Red Rooster

310 Lenox AveNew York, NY 10027 • (212) 792-9001 • redroosterharlem.com
 

While I applaud and appreciate Marcus Samuelson’s mission to make world-class cuisine more accessible, I wasn’t quite blown away. Especially in light of the fact that that others out there are also doing it and doing it better. Such as Danny Meyer with Shake Shack or David Chang with Momofuku Ko to name just a few. Also, having been to Aquavit back in the day, when Marcus was there, this is nothing by comparison. Granted it’s a bit like comparing apples to cured fish, but even quality to quality for what it’s supposed to be, things weren’t even in the same league. Aquavit was an experience. This was a meal.

Now for the deets. Starting with the vibe when you walk in, which is absolutely electric. Probably my single favorite thing about the place. Everything is jumping. From the people to the sounds and smells. Even the walls have a life of their own. In fact, the most docile things in the joint are the flavors.

For starters, I found the cornbread to be a big whatevs. Sure, it’s cut that they’re shaped like mandolins, but they a bland and worthless without a slathering of the honey butter and/or the tomato jam. But at that point you have to ask, what wouldn’t taste good with butter and jam on top?

The chopped salad was also pretty basic by all modern-day standards. And not even executed that well as the roasted pears were not very roasted. The spiced walnuts were not all that spiced. The ricotta salata was either not creamy enough or balanced enough in the dish to have any effect. Leaving the apples, Swiss chard and frisee to fend for itself.

The crab fritters and the meatballs were the only starters I would ever reconsider getting. The meatballs being the better of the two, made thrice as nice with a trio of veal, beef and pork. The fritters are also good, though, made with a blue crab base, which is then twisted by some “bird funk” (I’m guessing either chicken fat or fried chicken batter or both) and fermented lime aioli. It was unique but not amazing.

For my main I had to go with the Hot Honey Yardbird, having heard all about his incredible fried chicken, and while it is by all accounts delicious, it is nowhere near the best I have ever had. In fact, from Florida to New York I’ve had better at Highball & Harvest and ABC Kitchen. That said, the collard greens beneath the chicken were beneath nothing else I have ever had. Absolutely delectable and the show-stealers of that dish by a country mile.

For sides, Marcus had another duo of smash hits, but ironically neither of them were the smashed potatoes. Instead, I much preferred the brussels sprouts and the signature mac and greens. The former has almost become a given these days now that everyone but Panera is now serving killer sprouts, but latter is quite interesting because I’ve read a few polarizing dings on Yelp about the mac and I have to blatantly disagree. Okay, so not entirely. I do have to admit they are mega-loaded with calories and cream. But the value prop is still very much in check if you ask me, because arteries be damned is it good!

Come dessert I was pretty certain this was a strong three knives and I was really hoping for Marcus to pull out all the stops and show me some of that Ethiopian-Scandinavian-French Culinary Institute-Chopped jury magic, but alas I found both the chocolate mousse and the sweet potato donuts to be more filler than fabulous. I’d rather have another bit of that mac.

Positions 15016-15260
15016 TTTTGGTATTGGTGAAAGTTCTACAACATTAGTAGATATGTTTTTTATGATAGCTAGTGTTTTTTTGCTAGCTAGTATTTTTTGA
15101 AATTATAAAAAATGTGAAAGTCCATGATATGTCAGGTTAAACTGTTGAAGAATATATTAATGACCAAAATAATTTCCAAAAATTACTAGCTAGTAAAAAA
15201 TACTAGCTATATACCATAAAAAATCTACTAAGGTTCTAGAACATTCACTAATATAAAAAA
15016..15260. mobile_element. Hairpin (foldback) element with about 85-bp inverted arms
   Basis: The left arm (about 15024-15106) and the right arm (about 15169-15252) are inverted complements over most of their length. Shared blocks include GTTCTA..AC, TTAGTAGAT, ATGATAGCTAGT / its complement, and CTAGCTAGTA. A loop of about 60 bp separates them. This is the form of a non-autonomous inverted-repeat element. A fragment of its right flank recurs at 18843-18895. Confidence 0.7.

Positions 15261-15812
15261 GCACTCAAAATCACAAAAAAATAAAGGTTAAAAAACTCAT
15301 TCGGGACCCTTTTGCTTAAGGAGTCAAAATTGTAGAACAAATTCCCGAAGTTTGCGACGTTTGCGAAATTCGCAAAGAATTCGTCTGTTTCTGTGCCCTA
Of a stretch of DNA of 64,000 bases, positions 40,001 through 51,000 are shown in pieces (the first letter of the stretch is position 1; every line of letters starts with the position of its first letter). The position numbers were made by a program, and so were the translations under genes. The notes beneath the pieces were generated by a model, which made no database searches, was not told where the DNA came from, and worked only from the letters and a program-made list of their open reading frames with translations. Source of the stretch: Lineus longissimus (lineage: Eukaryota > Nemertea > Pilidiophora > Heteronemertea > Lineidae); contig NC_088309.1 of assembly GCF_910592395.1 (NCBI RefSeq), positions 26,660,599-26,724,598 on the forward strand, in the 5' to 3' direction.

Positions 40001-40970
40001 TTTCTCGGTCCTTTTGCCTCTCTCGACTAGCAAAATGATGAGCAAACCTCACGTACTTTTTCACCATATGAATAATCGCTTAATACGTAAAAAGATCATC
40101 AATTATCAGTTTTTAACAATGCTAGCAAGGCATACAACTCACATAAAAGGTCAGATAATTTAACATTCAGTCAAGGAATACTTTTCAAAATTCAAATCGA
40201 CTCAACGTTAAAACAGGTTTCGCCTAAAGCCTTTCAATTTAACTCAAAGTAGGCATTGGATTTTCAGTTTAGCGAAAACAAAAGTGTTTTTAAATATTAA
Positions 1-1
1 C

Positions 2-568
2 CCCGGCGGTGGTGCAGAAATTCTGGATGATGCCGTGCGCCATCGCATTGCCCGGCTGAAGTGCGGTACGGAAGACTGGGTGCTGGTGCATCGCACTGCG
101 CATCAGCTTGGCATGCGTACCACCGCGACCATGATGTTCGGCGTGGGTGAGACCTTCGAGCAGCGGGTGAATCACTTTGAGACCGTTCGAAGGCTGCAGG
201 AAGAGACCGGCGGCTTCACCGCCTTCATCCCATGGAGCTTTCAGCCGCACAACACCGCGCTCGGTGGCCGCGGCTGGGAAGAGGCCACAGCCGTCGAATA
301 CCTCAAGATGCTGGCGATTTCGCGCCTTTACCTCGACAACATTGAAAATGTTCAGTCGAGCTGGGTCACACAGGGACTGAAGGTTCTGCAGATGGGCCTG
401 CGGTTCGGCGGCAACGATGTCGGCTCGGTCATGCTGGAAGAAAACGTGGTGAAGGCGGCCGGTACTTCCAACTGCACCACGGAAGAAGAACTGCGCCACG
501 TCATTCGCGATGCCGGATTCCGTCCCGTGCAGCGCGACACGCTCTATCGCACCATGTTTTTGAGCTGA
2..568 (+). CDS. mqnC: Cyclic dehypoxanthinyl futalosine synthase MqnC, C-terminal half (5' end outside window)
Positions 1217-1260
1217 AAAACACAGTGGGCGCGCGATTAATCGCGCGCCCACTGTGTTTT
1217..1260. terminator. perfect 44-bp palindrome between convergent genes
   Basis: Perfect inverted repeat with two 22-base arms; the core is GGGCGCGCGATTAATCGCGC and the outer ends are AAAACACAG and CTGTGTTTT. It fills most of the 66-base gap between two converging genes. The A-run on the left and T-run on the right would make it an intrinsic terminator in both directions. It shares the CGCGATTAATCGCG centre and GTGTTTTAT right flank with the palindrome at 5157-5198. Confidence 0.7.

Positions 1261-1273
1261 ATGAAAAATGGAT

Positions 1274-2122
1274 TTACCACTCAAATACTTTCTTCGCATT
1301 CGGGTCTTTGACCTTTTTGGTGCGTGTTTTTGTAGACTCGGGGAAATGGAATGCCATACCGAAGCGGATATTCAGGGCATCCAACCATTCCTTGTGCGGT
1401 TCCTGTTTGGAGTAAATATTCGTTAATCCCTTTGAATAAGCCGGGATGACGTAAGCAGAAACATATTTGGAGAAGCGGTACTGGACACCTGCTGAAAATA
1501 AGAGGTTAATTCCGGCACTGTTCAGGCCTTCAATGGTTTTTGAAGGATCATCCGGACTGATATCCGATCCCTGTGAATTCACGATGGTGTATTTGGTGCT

So, Marcus, let’s look in the basket and see what I have for you today. Three knives, lots of hype, a great vibe and a bushel of hit and miss.

Sammy’s Roumanian Steakhouse

157 Chrystie St. New York, NY 10002(212) 673-0330

Vodka

By and large there are two types of steakhouses in the city, the old school types like the Strip House, Old Homestead, Gallagher’s, Smith & Wollensky and Peter Luger. And the newfangled types like BLT Steak, BLT Prime and Quality Meats. And then there’s Sammy’s Roumanian, in a class unto istelf.

And by class I sort of mean the absence of class. You see, there is nothing about Sammy’s that anyone would ever mistake as “classy.” Cheesy perhaps. Schticky for certain. But definitely not classy. And the thing is, Sammy full on knows this and makes zero attempt to avoid it. Rather they embrace it full on, diving head first into an experience that feels like a three-way between The Wedding Singer, Tony & Tina’s Wedding and beef.

The festivities begin with a bottle of vodka served in a block of ice, placed directly on your table. No shit. Check out the picture above. So when it comes to your alcohol tolerance, bring your A game. Especially if you’re a smaller party.

Thereafter, you will be entertained by a Bat MItzvah-type emcee who looks like he stepped out of the 80’s, armed with a keyboard, a microphone and an arsenal of vaudeville puns that will have you cringing from ear to ear, so much that it somehow becomes smiling. Call it magic. Call it vodka. Whatever it be, it’s fun. You simply just can’t have a bad time here. I don’t know why. Because every fiber of your being would tell you otherwise. But it is the genuine nature in which it is pulled off that keeps it pure. It is the spirit and vibe of the place that keeps it light. And it is the originality and novelty of experience that makes it a fresh departure from its comparatively stuffy cohorts.

So what about the food? Well, it’s not quite up there with the best, but Sammy does have its moments. The meat, while garlicky, is still pretty good, granted you shouldn’t expect an array of beef cuts to choose from. However things like chopped liver with schmaltz, smashed potatoes with onions, stuffed cabbage and an egg cream dessert will all make up for whatever is missing with a coma-inducing chicken fat hangover. Bon appetite!

4 teeth